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Available from: Markella Boudioni, Jul 02, 2015
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    ABSTRACT: There is a considerable knowledge base about the information needs of patients with cancer (and their relatives and friends). Those needs will vary according to the disease, the stage of disease, the patient and his or her age, social class and culture. Lack of information may lead to increased anxiety and distress, may impact negatively on the patient's satisfaction and may influence a patient's treatment choices. Other articles in this special edition deal with psychosocial interventions and complementary therapies for cancer patients and explore their efficacy. The reality is that these are unlikely to be made available to all cancer patients for reasons of cost and practicability. Information, however, is a relatively cheap intervention that could--and should--be part of standard care. This article explores some of the research about the provision of information for cancer patients.
    European Journal of Cancer 11/1999; 35(11):1587-91. DOI:10.1016/S0959-8049(99)00195-1 · 4.82 Impact Factor
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    ABSTRACT: To explore why cancer patients do not want or seek information about their condition beyond that volunteered by their physicians at times during their illness. Qualitative study based on in-depth interviews. Outpatient oncology clinics at a London cancer centre. 17 patients with cancer diagnosed in previous 6 months. Analysis of patients' narratives to identify key themes and categories. While all patients wanted basic information on diagnosis and treatment, not all wanted further information at all stages of their illness. Three overarching attitudes to their management of cancer limited patients' desire for and subsequent efforts to obtain further information: faith, hope, and charity. Faith in their doctor's medical expertise precluded the need for patients to seek further information themselves. Hope was essential for patients to carry on with life as normal and could be maintained through silence and avoiding information, especially too detailed or "unsafe" information. Charity to fellow patients, especially those seen as more needy than themselves, was expressed in the recognition that scarce resources-including information and explanations-had to be shared and meant that limited information was accepted as inevitable. Cancer patients' attitudes to cancer and their strategies for coping with their illness can constrain their wish for information and their efforts to obtain it. In developing recommendations, the government's cancer information strategy should attend to variations in patients' desires for information and the reasons for them.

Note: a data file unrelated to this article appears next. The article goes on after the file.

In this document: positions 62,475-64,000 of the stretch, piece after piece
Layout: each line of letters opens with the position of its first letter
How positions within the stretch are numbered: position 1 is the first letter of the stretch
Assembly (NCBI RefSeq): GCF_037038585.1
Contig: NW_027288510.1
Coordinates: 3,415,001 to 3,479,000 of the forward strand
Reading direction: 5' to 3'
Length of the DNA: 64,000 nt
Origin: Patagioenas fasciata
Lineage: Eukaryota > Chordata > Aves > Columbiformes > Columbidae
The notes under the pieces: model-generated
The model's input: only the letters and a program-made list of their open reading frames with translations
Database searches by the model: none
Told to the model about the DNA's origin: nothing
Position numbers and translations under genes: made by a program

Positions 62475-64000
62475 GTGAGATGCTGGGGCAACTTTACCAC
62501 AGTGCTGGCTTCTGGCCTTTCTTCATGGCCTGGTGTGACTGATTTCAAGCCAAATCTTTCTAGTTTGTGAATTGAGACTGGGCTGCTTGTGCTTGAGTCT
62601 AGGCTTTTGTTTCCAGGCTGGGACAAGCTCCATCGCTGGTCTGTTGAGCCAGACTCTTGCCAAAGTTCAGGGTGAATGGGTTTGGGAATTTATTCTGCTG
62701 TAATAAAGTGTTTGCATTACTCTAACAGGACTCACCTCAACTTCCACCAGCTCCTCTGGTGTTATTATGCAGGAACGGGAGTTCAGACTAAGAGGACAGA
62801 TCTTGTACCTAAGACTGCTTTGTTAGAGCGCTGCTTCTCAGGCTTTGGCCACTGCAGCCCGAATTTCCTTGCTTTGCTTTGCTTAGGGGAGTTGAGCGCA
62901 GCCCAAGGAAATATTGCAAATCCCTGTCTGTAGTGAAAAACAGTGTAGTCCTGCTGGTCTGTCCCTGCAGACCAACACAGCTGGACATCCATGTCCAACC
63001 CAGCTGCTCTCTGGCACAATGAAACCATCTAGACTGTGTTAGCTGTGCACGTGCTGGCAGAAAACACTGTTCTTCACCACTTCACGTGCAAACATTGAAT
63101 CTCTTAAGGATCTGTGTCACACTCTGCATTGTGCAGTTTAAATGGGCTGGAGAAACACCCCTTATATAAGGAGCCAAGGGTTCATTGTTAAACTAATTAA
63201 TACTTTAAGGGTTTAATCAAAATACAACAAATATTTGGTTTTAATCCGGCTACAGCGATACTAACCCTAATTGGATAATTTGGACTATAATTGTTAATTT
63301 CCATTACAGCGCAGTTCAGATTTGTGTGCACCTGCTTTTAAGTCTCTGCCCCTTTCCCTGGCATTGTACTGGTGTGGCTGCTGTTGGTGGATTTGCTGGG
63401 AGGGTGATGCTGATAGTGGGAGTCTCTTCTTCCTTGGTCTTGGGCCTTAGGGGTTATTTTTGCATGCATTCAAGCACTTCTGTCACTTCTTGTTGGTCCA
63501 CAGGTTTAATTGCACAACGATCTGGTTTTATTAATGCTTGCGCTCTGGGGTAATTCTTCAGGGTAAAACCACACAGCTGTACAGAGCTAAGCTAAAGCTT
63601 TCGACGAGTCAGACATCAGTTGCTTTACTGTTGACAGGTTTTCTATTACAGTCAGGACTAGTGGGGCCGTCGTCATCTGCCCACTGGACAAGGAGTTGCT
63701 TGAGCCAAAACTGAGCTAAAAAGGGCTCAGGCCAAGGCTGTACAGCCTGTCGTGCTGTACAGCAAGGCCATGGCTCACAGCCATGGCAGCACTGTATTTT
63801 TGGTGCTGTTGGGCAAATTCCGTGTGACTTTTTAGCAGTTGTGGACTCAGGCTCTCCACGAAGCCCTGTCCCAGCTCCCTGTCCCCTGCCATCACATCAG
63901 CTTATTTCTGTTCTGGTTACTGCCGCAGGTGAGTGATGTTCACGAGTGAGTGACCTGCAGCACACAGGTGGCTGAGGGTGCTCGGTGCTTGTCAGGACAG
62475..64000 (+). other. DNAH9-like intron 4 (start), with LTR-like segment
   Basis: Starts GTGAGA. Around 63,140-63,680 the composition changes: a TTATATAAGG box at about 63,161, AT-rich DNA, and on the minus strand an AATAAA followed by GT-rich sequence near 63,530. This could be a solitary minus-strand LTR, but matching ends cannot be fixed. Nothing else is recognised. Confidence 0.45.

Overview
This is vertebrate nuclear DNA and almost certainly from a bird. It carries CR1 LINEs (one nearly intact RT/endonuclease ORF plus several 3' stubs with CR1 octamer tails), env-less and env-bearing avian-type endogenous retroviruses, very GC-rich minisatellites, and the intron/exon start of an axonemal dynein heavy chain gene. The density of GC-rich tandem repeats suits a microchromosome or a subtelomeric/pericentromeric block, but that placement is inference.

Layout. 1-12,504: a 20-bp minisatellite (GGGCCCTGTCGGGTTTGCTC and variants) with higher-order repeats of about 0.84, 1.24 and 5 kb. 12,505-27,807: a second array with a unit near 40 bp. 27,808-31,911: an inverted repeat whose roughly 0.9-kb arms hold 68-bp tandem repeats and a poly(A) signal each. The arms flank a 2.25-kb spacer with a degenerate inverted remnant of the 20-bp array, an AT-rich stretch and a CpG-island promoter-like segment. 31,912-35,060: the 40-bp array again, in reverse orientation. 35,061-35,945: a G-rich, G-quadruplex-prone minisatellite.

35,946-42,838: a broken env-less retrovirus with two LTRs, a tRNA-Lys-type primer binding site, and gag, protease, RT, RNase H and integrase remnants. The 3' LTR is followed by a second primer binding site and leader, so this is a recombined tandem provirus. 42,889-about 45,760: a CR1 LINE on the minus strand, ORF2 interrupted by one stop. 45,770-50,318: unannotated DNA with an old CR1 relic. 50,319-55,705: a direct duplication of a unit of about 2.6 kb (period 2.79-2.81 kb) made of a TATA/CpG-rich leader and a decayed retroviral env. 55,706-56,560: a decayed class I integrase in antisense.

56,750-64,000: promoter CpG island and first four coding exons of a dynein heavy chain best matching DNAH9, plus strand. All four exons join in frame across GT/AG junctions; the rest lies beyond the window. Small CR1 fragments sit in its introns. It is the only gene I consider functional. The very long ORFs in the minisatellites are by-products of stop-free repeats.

BMJ Clinical Research 05/2000; 320(7239):909-13. DOI:10.1136/bmj.320.7239.909 · 14.09 Impact Factor
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    ABSTRACT: OBJECTIVE: To explore why cancer patients do not want or seek information about their condition beyond that volunteered by their physicians at times during their illness. DESIGN: Qualitative study based on in-depth interviews. SETTING: Outpatient oncology clinics at a London cancer center. PARTICIPANTS: 17 patients with cancer diagnosed in previous 6 months. Main outcome measures Analysis of patients' narratives to identify key themes and categories. RESULTS: While all patients wanted basic information on diagnosis and treatment, not all wanted further information at all stages of their illness. Three overarching attitudes to their management of cancer limited patients' desire for and subsequent efforts to obtain further information : faith, hope, and charity. Faith in their doctor's medical expertise precluded the need for patients to seek further information themselves. Hope was essential for patients to carry on with life as normal and could be maintained through silence and avoiding information, especially too detailed or "unsafe" information. Charity to fellow patients, especially those seen as more needy than themselves, was expressed in the recognition that scarce resources-including information and explanations-had to be shared and meant that limited information was accepted as inevitable. CONCLUSIONS: Cancer patients' attitudes to cancer and their strategies for coping with their illness can constrain their wish for information and their efforts to obtain it. In developing recommendations, the government's cancer information strategy should attend to variations in patients' desires for information and the reasons for them.
    Western Journal of Medicine 08/2000; 173(1):26-31. DOI:10.1136/ewjm.173.1.26